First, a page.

A Work of Questionable Origin and Validity

“People really love their quotations, don’t they? They are especially fond of them when presenting them as evidence for their arguments. I freely admit I’ve been guilty of this same tendency, though I’ve lately tried to wean myself from this practice. Thoughts on the value of quotation have been simmering on the back burner of my mind for a while, but the heat was turned up last night when a friend of mine emailed me an article. It was on the efficacy of solitude, particularly as expressed in Shantideva’s The Way of the Bodhisattva (TWOTB), a Buddhist tract roughly 13 centuries old:

Dharma Talk – “Cutting Ties: The Fruits of Solitude”

I will preface what follows by saying I am not writing to argue any of the many tenets or sub-tenets of Buddhism. My purpose will become clear soon enough.

The article begins with a biography of Shantideva and the origins of his famous work. The article’s author, Pema Chödrön, is probably slightly more famous to the English-speaking world, both as a prolific writer and as an American-born nun ordained in a Sino-Tibetan form of Buddhism, for which she is an active and respected promoter. Beyond being a delightful and informative read, the article shows that that she really knows her stuff. Unfortunately, the subject is better written than it is argued.

I found myself agreeing with much of Shantideva’s teachings as presented in the English translations quoted extensively throughout the article. I also agreed with many of Chödrön’s assertions. What I did not agree with was the manner in which she arrived at her conclusions. This comes down mainly to the fact that, to buttress her arguments, she commits three of the most common logical fallacies: argument from authority, contextomy, and presentism.

Argument from authority stems from the idea that because someone has gained a position of respect in a particular field of study or social responsibility, the things they say are to be taken as true without question. Here is a simple demonstration of why this type of argument fails: Imagine asking a meteorologist about the weather. Next, imagine that you ask an honest cop and a murderous thief the same question. Suppose the cop and thief give the same answer, but an answer substantially different than that of the meteorologist. Of the three you’ve asked, the meteorologist is the most qualified to answer and can probably back up his statement with data such as barometric pressure and prevailing wind currents.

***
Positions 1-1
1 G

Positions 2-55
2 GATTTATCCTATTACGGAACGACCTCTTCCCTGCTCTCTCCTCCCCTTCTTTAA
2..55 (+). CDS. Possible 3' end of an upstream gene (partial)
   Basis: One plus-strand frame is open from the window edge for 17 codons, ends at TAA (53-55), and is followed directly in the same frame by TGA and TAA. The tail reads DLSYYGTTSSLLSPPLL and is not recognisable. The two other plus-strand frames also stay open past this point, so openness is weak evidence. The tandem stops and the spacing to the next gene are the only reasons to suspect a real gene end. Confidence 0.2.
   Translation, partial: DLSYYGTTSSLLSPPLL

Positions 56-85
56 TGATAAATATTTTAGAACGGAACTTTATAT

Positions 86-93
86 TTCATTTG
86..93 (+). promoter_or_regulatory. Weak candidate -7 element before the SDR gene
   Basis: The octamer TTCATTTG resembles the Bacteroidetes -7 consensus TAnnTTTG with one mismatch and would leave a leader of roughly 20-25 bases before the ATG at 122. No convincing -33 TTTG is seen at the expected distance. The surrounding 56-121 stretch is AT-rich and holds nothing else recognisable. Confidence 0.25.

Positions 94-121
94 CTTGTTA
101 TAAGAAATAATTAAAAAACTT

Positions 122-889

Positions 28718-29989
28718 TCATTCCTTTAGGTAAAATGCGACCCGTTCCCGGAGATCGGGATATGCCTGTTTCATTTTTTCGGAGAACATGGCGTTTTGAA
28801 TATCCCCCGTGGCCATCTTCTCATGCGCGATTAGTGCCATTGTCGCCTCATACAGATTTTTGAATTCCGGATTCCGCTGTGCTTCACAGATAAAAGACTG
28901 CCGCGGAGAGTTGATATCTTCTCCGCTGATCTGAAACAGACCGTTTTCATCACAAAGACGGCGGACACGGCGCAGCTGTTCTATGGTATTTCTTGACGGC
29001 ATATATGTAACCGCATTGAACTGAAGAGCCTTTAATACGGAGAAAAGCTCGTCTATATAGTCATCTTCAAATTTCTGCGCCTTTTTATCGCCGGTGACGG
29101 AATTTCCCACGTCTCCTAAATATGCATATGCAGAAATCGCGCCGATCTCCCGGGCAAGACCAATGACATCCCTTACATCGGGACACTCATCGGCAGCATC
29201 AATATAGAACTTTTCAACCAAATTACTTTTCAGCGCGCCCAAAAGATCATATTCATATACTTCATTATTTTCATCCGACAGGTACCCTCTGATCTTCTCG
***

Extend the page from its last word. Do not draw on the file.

Now here’s the kicker: Unless you stick your head out the window or check the local news for the current weather conditions, you won’t know who’s correct. The meteorologist could be completely wrong. The cop and thief could both be right. The meteorologist’s expertise does not negate the necessity for further investigation any more than does the cop’s honesty or the thief’s immorality. In the absence of evidence or logical refutation, you would be justified in lending more weight to the meteorologist’s forecast, but that wouldn’t make it true. The trueness or falseness of a statement exists independently of its source.

Contextomy, or quote mining, is a technique by which a statement is singled out from its context in such a way that its intended meaning is altered. For example, suppose I were to tell you, “I have experienced ghosts, UFOs, Bigfoot, and the presence of Satan. However, I’ve since learned enough to feel that those experiences were likely the product of delusional thinking or hallucinations or combinations of both. There is even compelling evidence to suggest that much, if not all, of it was the effect of natural electromagnetic stimulation of the brain.” Now, if you were to take only quote the first sentence of my statement, you could easily use it as evidence that I believe in the supernatural, aliens, and cryptozoology – all of which might be true, but none of which can be concluded from my unabridged quote.

Presentism occurs when present day ideas, perspectives, or situations are projected onto depictions or interpretations of the past. If you’ve ever had your parents or grandparents complain about “kids today” and how they don’t settle down in one place or in one job or how they want everything now instead of accumulating things gradually, then you’ve experience presentism. They might be right to complain, but our world, our challenges, our societal pressures, etc. are not the same as theirs were. Presentism is like comparing apples and oranges; it’s a form of false analogy.